mercredi 2 septembre 2015
ATLAS and CMS experiments shed light on Higgs properties
CERN - European Organization for Nuclear Research logo.
Sept. 2, 2015
Image above: Candidate Higgs boson event from collisions in 2012 between protons in the ATLAS detector on the LHC (Image: ATLAS/CERN).
Three years after the announcement of the discovery of a new particle, the so-called Higgs boson, the ATLAS and CMS Collaborations present for the first time combined measurements of many of its properties, at the third annual Large Hadron Collider Physics Conference (LHCP 2015). By combining their analyses of the data collected in 2011 and 2012, ATLAS and CMS draw the sharpest picture yet of this novel boson. The new results provide in particular the best precision on its production and decay and on how it interacts with other particles. All of the measured properties are in agreement with the predictions of the Standard Model and will become the reference for new analyses in the coming months, enabling the search for new physics phenomena. This follows the best measurement of the mass of the Higgs boson, published in May 2015 after a combined analysis by the two collaborations: http://journals.aps.org/prl/abstract/10.1103/PhysRevLett.114.191803
“The Higgs boson is a fantastic new tool to test the Standard Model of particle physics and study the Brout-Englert-Higgs mechanism that gives mass to elementary particles,” said CERN Director General Rolf Heuer. “There is much benefit in combining the results of large experiments to reach the high precision needed for the next breakthrough in our field. By doing so, we achieve what for a single experiment, would have meant running for at least 2 more years.”
Image above: Candidate Higgs boson event from collisions between protons in the CMS detector on the LHC (Image: CMS/CERN).
There are different ways to produce a Higgs boson, and different ways for a Higgs boson to decay to other particles. For example, according to the Standard Model, the theory that describes best forces and particles, when a Higgs boson is produced, it should decay immediately in about 58% of cases into a bottom quark and a bottom antiquark. By combining their results, ATLAS and CMS determined with the best precision to date the rates of the most common decays.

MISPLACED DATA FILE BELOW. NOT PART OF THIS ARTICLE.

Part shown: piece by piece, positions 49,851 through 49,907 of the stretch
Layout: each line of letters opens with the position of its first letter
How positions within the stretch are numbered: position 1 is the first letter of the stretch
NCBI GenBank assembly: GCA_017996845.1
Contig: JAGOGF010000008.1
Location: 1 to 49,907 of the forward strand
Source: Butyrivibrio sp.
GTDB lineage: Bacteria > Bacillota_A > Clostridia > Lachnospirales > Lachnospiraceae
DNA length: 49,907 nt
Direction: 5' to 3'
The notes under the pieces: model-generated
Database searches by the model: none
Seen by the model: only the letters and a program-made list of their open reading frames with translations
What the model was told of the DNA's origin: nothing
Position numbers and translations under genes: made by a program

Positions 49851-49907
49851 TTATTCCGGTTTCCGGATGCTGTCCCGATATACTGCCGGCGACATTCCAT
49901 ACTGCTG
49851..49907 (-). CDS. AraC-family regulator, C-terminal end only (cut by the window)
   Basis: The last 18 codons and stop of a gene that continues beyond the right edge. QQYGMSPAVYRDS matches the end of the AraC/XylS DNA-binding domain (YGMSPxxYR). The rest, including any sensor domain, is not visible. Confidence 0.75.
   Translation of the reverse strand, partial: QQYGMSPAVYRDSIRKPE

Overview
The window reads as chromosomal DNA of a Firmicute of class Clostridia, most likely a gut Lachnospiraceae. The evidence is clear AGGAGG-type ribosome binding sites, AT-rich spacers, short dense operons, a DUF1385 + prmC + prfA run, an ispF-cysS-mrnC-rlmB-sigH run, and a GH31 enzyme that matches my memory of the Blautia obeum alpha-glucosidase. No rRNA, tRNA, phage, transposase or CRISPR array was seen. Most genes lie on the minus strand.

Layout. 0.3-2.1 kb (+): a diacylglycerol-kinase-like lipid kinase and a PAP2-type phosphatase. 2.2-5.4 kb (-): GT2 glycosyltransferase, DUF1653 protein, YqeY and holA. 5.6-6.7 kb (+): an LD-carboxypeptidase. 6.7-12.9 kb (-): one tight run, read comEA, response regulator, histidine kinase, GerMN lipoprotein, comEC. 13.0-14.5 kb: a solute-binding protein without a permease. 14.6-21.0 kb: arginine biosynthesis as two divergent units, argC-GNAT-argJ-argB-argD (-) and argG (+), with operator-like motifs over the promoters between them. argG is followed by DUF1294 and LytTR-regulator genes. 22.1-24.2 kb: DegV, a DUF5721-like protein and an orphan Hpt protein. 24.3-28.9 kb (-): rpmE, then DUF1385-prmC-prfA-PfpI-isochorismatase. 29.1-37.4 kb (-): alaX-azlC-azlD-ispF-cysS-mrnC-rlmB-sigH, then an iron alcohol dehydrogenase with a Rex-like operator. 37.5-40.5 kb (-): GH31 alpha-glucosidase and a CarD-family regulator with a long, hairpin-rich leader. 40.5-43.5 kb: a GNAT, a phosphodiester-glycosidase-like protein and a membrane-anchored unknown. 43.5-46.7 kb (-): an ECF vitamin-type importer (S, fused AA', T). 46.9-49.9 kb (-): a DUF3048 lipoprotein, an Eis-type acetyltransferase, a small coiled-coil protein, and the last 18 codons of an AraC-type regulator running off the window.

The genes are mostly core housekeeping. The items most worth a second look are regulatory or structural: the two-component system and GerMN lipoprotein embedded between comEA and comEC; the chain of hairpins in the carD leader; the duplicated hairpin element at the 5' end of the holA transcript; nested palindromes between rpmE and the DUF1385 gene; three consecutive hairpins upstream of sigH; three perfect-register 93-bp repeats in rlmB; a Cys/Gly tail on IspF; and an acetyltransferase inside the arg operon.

Such precision measurements of decay rates are crucially important as they are directly linked to the strength of the interaction of the Higgs particle with other elementary particles, as well as to their masses. Therefore, the study of its decays is essential in determining the nature of the discovered boson. Any deviation in the measured rates compared to those predicted by the Standard Model would bring into question the Brout-Englert-Higgs mechanism and possibly open the door to new physics beyond the Standard Model.
For a longer version of this article, see the CERN press release: http://press.web.cern.ch/press-releases/2015/09/atlas-and-cms-experiments-shed-light-higgs-properties
CERN, the European Organization for Nuclear Research, is one of the world’s largest and most respected centres for scientific research. Its business is fundamental physics, finding out what the Universe is made of and how it works. At CERN, the world’s largest and most complex scientific instruments are used to study the basic constituents of matter — the fundamental particles. By studying what happens when these particles collide, physicists learn about the laws of Nature.
The instruments used at CERN are particle accelerators and detectors. Accelerators boost beams of particles to high energies before they are made to collide with each other or with stationary targets. Detectors observe and record the results of these collisions.
Founded in 1954, the CERN Laboratory sits astride the Franco–Swiss border near Geneva. It was one of Europe’s first joint ventures and now has 22 Member States.
Large Hadron Collider (LHC): http://home.web.cern.ch/topics/large-hadron-collider
ATLAS experiment: http://home.web.cern.ch/about/experiments/atlas
CMS experiment: http://home.web.cern.ch/about/experiments/cms
The Standard Model: http://home.web.cern.ch/about/physics/standard-model
The Higgs boson: http://home.web.cern.ch/topics/higgs-boson
Brout-Englert-Higgs mechanism: http://home.web.cern.ch/topics/higgs-boson/origins-brout-englert-higgs-mechanism
For more information about the European Organization for Nuclear Research (CERN), visit: http://home.web.cern.ch/
Images (mentioned), Text, Credits: CERN/Matilda Heron.
Publié par Orbiter.ch à 05:23